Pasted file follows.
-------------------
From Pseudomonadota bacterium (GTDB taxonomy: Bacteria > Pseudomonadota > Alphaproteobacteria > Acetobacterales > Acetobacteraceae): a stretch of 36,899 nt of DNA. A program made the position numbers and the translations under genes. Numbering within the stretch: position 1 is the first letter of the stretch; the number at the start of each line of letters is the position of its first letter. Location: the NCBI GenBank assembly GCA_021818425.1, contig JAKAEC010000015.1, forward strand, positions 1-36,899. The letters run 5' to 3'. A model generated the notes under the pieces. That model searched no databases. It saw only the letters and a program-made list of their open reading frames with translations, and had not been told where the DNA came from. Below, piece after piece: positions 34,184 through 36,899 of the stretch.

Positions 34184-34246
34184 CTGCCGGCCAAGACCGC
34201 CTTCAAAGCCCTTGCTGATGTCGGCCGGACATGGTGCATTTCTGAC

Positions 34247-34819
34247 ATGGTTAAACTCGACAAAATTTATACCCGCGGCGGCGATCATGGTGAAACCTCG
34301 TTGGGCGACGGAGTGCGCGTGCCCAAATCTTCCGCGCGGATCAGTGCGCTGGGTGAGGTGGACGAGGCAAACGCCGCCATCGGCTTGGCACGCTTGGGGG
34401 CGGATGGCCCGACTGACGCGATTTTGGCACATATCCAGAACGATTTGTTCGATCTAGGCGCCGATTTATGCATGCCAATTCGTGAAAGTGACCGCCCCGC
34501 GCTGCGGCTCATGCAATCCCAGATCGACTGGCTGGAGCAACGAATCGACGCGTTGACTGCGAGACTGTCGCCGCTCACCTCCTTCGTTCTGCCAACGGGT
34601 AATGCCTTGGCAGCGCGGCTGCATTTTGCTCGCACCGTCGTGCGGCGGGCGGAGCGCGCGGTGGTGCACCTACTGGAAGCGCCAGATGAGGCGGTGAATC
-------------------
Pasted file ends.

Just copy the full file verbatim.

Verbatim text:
From Pseudomonadota bacterium (GTDB taxonomy: Bacteria > Pseudomonadota > Alphaproteobacteria > Acetobacterales > Acetobacteraceae): a stretch of 36,899 nt of DNA. A program made the position numbers and the translations under genes. Numbering within the stretch: position 1 is the first letter of the stretch; the number at the start of each line of letters is the position of its first letter. Location: the NCBI GenBank assembly GCA_021818425.1, contig JAKAEC010000015.1, forward strand, positions 1-36,899. The letters run 5' to 3'. A model generated the notes under the pieces. That model searched no databases. It saw only the letters and a program-made list of their open reading frames with translations, and had not been told where the DNA came from. Below, piece after piece: positions 34,184 through 36,899 of the stretch.

Positions 34184-34246
34184 CTGCCGGCCAAGACCGC
34201 CTTCAAAGCCCTTGCTGATGTCGGCCGGACATGGTGCATTTCTGAC

Positions 34247-34819
34247 ATGGTTAAACTCGACAAAATTTATACCCGCGGCGGCGATCATGGTGAAACCTCG
34301 TTGGGCGACGGAGTGCGCGTGCCCAAATCTTCCGCGCGGATCAGTGCGCTGGGTGAGGTGGACGAGGCAAACGCCGCCATCGGCTTGGCACGCTTGGGGG
34401 CGGATGGCCCGACTGACGCGATTTTGGCACATATCCAGAACGATTTGTTCGATCTAGGCGCCGATTTATGCATGCCAATTCGTGAAAGTGACCGCCCCGC
34501 GCTGCGGCTCATGCAATCCCAGATCGACTGGCTGGAGCAACGAATCGACGCGTTGACTGCGAGACTGTCGCCGCTCACCTCCTTCGTTCTGCCAACGGGT
34601 AATGCCTTGGCAGCGCGGCTGCATTTTGCTCGCACCGTCGTGCGGCGGGCGGAGCGCGCGGTGGTGCACCTACTGGAAGCGCCAGATGAGGCGGTGAATC